Can a Jew, who is well aware of Christianity and its teachings and does not repent of his refusal to believe in Jesus Christ, possibly die in a state of grace and be saved? Yes, this is possible. Many Jews die in a state of grace and are given eternal life in Heaven, usually after a purification in Purgatory. It is also possible for such a person to die and be sent directly to Heaven, without a stay in Purgatory.
The refusal to believe in Jesus Christ as the Messiah is an objective mortal sin. However, it may not be an actual mortal sin, if the person who refuses to believe is sincere in seeking religious and moral truth, and yet does not believe Jesus is the Messiah. How can a sincere adult, who has the full use of his faculties of reason and free will, not perceive the Jesus is the Son of God and Savior of the world? One reason is that so many Christians, especially Catholic Christians, fail, very substantially, to live according to the teachings of Christ. They obscure the goodness and truth of His teachings by not living them well, by their own mortal sins. Another reason is that the world is sinful and offers a wide variety of erroneous opinions on every matter of faith and morals. It is more difficult to perceive truths pertaining to salvation in such a circumstance.
As discussed in the previous article on salvation for atheists and agnostics, a substantial reduction in culpability due to a lack of knowledge of the sinfulness of rejecting Christ results in this objective mortal sin being reduced to a venial sin. Invincible ignorance need not be so full that there is no actual sin at all. It is sufficient for salvation that an objective mortal sin be reduced in culpability to that of an actual venial sin.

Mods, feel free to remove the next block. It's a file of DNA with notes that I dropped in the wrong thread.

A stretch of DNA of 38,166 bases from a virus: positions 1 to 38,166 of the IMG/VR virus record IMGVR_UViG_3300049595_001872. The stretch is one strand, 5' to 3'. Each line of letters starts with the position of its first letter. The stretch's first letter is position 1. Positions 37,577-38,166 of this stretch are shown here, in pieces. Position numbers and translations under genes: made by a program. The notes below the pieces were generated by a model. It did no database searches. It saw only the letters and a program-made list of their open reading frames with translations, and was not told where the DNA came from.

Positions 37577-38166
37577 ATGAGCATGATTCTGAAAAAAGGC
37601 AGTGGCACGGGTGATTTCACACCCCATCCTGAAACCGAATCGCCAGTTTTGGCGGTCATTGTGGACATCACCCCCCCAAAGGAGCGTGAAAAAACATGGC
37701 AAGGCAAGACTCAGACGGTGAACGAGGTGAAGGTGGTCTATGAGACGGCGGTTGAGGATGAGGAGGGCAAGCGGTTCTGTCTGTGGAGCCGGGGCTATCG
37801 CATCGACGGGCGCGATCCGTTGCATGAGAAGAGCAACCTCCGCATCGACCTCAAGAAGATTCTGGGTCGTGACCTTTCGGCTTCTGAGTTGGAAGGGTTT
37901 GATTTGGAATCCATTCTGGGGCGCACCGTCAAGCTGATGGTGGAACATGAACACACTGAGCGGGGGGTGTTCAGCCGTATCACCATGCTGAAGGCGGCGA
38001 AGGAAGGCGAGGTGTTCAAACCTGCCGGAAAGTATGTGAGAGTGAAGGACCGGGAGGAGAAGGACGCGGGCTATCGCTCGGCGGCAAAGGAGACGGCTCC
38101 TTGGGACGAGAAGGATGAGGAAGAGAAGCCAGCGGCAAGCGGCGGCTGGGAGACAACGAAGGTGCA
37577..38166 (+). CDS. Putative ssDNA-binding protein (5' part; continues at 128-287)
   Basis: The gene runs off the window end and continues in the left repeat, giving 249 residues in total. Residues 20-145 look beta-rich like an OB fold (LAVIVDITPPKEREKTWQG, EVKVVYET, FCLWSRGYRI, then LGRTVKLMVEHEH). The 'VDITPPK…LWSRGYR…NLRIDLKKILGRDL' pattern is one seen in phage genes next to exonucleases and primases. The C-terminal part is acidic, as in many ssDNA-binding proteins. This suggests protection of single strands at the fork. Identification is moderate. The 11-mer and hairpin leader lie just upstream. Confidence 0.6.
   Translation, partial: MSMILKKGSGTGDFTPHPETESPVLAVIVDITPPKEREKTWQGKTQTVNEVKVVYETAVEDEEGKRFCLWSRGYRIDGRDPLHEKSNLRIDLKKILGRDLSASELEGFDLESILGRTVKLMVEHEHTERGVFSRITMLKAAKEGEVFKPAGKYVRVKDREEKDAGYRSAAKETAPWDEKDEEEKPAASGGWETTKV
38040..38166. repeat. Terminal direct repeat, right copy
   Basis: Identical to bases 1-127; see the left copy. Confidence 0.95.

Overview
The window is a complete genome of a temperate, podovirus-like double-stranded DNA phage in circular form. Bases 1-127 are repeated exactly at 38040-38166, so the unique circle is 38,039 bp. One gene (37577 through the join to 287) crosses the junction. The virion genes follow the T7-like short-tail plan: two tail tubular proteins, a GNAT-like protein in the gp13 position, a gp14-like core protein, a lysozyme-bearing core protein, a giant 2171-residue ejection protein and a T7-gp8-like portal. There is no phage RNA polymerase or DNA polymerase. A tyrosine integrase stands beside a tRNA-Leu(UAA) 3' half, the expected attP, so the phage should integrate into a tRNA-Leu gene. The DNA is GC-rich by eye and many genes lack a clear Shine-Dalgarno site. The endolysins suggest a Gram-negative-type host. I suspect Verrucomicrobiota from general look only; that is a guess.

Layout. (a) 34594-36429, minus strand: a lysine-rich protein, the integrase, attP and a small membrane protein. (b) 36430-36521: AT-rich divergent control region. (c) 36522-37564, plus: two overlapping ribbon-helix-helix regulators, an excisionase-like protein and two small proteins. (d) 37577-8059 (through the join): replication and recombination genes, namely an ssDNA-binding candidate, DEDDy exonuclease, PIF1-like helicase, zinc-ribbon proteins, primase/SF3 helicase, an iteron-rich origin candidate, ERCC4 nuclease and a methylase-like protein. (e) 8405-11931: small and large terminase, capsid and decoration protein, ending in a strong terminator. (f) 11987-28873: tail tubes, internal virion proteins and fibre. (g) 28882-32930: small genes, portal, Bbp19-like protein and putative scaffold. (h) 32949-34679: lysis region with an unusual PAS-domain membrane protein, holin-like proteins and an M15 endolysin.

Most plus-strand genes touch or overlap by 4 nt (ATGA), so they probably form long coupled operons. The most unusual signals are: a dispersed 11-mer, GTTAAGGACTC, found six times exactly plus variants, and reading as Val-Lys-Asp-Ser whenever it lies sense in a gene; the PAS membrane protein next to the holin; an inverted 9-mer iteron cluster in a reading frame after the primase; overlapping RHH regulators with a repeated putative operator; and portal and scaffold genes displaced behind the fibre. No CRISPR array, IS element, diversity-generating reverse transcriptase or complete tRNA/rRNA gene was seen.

But how can a Jew who does not accept Christ go to Heaven without any purification in Purgatory? Does he not need to stay at least briefly in that holy place in order to know Christ? It is probably the usual case that a Jew who dies without accepting Christ goes to Purgatory, so as to know Christ before entering Heaven. But this is not necessarily the case.
Suppose that a Jew who has no actual mortal sin on his conscience dies in an heroic attempt to save the lives of other persons, out of a sincere love of God and love of neighbor. His last act of life is a full cooperation with grace in an act of true spiritual love. Therefore, by that act of full cooperation with grace, he knows Christ, even without accepting His name. This heroic sacrifice suffices to remit all temporal punishment due for sin in his life, and also constitutes an implicit repentance from all sin by implicit perfect contrition.
Such a person knows Christ better than many Christians know Him. For many Christians lead a life of lukewarm love of God and neighbor, and when they die in a state of grace, they still require a long purification in Purgatory.
Ronald L. Conte Jr.
Roman Catholic theologian and Bible translator